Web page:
The dishes introduced by White Russian restaurants included not only Beef Stroganoff, but also Blini with Caviar and Nesselrode Pudding. Although their menus might list Borscht, Darra Goldstein points out in The Oxford Companion to American Food and Drink that this humble Ukrainian beet soup was brought by Russian Jews who had immigrated earlier.

© Jan Whitaker, 2011


Filed under proprietors & careers, theme restaurants

Flaming swords

When I was researching my last post on knights-and-castles restaurant themes I discovered that this kind of theatrical decor was often complemented by flamboyant food presentation, especially the kind that mixes weaponry and meat. Specifically sticking meat on a sword, setting it aflame, and rushing it toward your guests.

If you like that and had been looking for a fun night out in the vicinity of Reno, Nevada, in 1960, you might have turned up at The Lancer, “home of the flaming sword” and Glen Relfson at the organ. The Lancer’s advertisement showed a knight charging forward on his horse with lance in hand — yet, disappointingly, the food came on an everyday sword. Why not a lance?

I’ve searched U.S. patents and the reason why meat was not served on a lance is because no one thought to invent a lance — or a gun, why not? — that could go on the grill loaded up with shish kebab. But they did invent several very practical-minded swords, either with detachable handles (permitting the handle to stay cool while the skewered meat cooks on the grill), or with the hand protector turned upward to catch dripping grease when the sword is held upright (pictured). As the patentees methodically argued, these features are important to restaurant managers.

Many municipalities have enacted fire regulations that do not permit restaurant employees to carry flaming objects across a room. This has cut down the number of restaurants that offer this service today as compared to the peak in the mid-20th century and through the 1970s.

It’s possible the custom began in restaurants with Russian themes. In the 1930s there was a place in San Francisco called the Moscow Café which had Cossack dancing, entertainment with flaming swords, and a specialty of flaming Beef Stroganoff. (Presumably the sour cream was added after the flames subsided.) Los Angeles’ Bublichki Russian Café also offered beef on flaming swords in the 1950s. And a patent was granted in 1965 for an item called a “shashlik sword.”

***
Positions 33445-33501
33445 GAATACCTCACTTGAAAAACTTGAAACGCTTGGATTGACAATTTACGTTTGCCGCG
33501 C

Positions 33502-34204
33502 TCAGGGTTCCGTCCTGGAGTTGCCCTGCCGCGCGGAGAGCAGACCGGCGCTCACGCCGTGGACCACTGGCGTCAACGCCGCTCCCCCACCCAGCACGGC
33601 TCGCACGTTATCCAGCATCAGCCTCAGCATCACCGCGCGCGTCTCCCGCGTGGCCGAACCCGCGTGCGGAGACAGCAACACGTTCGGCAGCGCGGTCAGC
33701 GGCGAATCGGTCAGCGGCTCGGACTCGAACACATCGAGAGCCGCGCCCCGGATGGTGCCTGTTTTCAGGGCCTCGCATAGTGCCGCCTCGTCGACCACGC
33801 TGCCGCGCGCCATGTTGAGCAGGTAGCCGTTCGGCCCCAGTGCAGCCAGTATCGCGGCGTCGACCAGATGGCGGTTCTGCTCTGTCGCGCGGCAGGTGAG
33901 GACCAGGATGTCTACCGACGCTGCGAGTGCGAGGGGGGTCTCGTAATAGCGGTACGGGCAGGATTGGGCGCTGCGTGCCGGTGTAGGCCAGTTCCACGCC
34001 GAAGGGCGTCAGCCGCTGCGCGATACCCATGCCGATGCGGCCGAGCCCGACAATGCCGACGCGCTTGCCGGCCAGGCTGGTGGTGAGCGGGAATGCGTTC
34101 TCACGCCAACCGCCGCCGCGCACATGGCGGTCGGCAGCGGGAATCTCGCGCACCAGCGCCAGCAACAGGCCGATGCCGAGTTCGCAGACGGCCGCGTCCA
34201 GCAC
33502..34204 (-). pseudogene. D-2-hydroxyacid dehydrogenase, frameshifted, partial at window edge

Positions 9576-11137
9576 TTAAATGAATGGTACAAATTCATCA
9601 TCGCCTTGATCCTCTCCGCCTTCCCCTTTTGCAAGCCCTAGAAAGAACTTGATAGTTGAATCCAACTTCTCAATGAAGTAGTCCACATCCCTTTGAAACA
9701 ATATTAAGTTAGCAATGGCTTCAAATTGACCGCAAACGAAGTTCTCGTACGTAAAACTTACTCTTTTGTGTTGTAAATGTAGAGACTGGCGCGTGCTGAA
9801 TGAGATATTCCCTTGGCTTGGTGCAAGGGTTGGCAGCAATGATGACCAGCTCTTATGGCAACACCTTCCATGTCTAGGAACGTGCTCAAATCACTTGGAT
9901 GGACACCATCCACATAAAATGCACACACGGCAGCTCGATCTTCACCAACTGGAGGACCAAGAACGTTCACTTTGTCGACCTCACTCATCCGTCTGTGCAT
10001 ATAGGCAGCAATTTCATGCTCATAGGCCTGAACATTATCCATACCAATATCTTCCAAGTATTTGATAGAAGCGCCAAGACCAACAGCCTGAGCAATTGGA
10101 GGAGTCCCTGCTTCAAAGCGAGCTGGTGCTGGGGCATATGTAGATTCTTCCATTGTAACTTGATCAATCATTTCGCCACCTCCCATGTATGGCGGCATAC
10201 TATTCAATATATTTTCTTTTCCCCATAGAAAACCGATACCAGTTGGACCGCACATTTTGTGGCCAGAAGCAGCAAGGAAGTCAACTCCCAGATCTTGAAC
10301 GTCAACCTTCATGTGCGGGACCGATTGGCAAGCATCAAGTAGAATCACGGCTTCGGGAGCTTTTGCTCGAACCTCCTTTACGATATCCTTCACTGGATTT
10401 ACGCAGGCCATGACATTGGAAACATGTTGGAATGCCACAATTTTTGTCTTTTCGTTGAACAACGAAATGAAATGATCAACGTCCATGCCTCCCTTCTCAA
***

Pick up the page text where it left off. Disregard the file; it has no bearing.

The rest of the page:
How does the flame work? I always wondered. As a patent applicant explained, “this is usually accomplished through igniting, immediately before serving, a piece of cotton which, first dipped in alcohol, is wrapped around the base of the sword near the hilt thereof.” However if you adopted another design you could have a wick holder built into the grease drip cup “so that when the skewer is carried in an upright position with cooked meats or other food articles impaled thereon, the wick, previously soaked with rum or brandy, may be ignited, providing a dramatic torch-like effect as the skewer is carried from the kitchen to the table.” Quite frankly, that would be my preferred sword because I like the way it catches grease and eliminates cotton wads thereon.

You may be thinking that only corny restaurants in mini-malls featured food on swords but you’d be wrong. For instance, the menu at NYC’s Forum of the Twelve Caesars in the early 1960s included, perhaps for lighter appetites, Wild Boar Marinated and Served on the Flaming Short Sword. And, starting in the 1940s, flaming swords were practically synonymous with the fabulously funky Pump Room in Chicago’s Ambassador East Hotel. The Pump Room’s manager Ernie Byfield laughingly referred to the action there, consisting of costumed waiters weaving through crowds of guests with “flaming gobbets of lamb,” as being “like Halloween in Hell.” I don’t believe anyone was immolated.

© Jan Whitaker, 2011


Filed under restaurant customs, technology